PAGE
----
Some Like It Raw
Cool, raw treats for the dog days Of summer.
Photography by Dawn Smith/Shaffer Smith Photography
When the weather gets steamy, nothing seduces like sashimi. Cool when your body is hot, eating sashimi on a summer night is as pleasurable as slipping into the cool, refreshing ocean. Of course, the Japanese aren’t alone in appreciating raw pleasures. In the Americas, ceviche has been a beachfront staple for centuries. Like sushi, ceviche is a calorie-counter’s savior: it’s so tasty and satisfying, you’ll never feel deprived. Nor have Europeans missed the raw boat. Raw oysters, tasting like tiny sips of the sea, have been relished forever. And even carnivores can enjoy the charm of raw: look for classic beef tartare on steakhouse menus. This summer, when the days get steamy and hot meals are just too much, slide into the pure, cool waters of raw.
Nessa, Port Chester’s enoteca-cum-panini palace, offers the traditional Venetian raw-beef salad. It starts with tender, lean,
Toro Two Ways
Toro, or the fatty belly of bluefin tuna, is like any of those other rarefied, superfatted proteins (we’re thinking here of Kobe beef and foie gras): it offers the ethereal pleasure of delicate flesh amped up with lots of lush, delicious, melt-in-your-mouth fat. Pink, totally unfishy, and almost insubstantial in texture, toro is the highest-priced part of bluefin tuna, which is already one of the priciest fish on the market. To sushi chefs, bluefin toro is their most precious commodity, often listed at market price, and costing chefs $60 per pound or more. Chef Peter Kelly’s showcase for this costly delicacy is “toro two ways,” a boxed wonder that offers both toro sashimi and toro tartare. While the toro sashimi offers the purest bite of the flesh (it’s simply garnished with the exotic, perfumy flavor of hanaho flower), Kelly’s toro tartare is a more savory morsel. Here the delicate bluefin belly is served with chilled yuzu ponzu, and rich Greek yogurt scented with raspberry compote and shichimi.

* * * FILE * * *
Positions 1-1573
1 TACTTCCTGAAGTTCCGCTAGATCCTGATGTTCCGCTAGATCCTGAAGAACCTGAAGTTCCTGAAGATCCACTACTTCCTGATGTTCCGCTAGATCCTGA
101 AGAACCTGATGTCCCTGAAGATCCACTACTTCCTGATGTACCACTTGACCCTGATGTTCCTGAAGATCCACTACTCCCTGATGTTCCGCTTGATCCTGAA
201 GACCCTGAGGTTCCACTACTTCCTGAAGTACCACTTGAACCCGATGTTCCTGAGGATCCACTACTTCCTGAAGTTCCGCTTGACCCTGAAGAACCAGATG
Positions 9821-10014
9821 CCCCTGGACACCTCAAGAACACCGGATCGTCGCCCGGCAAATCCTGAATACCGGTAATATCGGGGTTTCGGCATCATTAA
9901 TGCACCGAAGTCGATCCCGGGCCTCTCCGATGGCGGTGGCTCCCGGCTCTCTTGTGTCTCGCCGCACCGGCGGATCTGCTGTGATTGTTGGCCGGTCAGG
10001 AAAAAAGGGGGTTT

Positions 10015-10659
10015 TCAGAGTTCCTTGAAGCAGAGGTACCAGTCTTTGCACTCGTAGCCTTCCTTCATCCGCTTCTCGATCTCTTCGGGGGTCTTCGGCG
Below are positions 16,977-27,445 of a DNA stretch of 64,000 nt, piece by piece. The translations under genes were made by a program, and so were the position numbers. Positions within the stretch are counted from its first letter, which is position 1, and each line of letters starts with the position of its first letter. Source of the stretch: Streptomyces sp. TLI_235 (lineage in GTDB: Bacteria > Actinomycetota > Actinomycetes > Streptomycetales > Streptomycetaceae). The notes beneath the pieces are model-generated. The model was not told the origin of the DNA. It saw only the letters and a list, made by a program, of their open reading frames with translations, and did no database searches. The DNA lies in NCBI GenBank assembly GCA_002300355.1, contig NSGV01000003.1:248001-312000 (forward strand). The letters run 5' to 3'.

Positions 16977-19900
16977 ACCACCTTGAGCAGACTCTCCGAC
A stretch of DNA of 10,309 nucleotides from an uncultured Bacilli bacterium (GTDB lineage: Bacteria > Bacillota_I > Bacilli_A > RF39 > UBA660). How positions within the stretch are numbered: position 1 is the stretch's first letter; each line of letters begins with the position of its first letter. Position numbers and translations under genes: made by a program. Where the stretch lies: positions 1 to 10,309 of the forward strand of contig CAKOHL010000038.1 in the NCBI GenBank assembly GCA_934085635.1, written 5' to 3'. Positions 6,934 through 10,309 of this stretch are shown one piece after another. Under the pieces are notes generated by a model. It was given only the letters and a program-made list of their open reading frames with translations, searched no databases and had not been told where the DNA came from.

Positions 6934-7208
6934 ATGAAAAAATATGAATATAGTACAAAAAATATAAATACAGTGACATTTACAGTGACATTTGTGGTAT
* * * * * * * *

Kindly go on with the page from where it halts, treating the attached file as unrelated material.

X2O Xaviars on the Hudson, Dylan Lounge
Pineapple and Mint Salmon Ceviche
According to Chef Rafael Palomino, the legend of ceviche goes like this: Peruvian fishermen once found themselves stranded in an open boat with only limes on hand to prevent scrurvy.
Saturday Night Roll
The polar opposite of formal Sushi Nanase in White Plains, at Sushi Mike’s, traditional Japanese sushi is given an irreverent ride with unusual, American-style maki. Where Sushi Nanase is quiet and small, Sushi Mike’s is thronged and noisy: look for a boisterous crowd and, on weekends, long lines.Of all the American-style maki on offer (including Mike’s Out-of-Control Roll, American Hero Roll, Kamikazi Roll, and Out of this World Roll), we’ve chosen Sushi Mike’s Saturday Night Roll. It features wildly unorthodox Philadelphia cream cheese, along with crab salad, chopped yellowtail, spicy salmon, tuna, and fried garlic chips. We figure that, when it comes to great food, authentic-shmauthentic; let’s just say it’s delicious.
Sushi Mike’s 146 Main St, Dobbs Ferry
As the success of gonzo eaters like Andrew Zimmern and Anthony Bourdain attest, there’s a new interest in outré gastronomy, as in bugs, eyeballs, and cuts of meat not mentioned in polite company. While many of these dishes are exotic, we feel there’s nothing as freaky as the European classics—we’re thinking here escargots, foie gras, and, our personal favorite, steak tartare.
Carefully Sourced, Exotic, and Boutique Raw Oysters
Chef Brian Galvin’s an admitted oyster nut, as is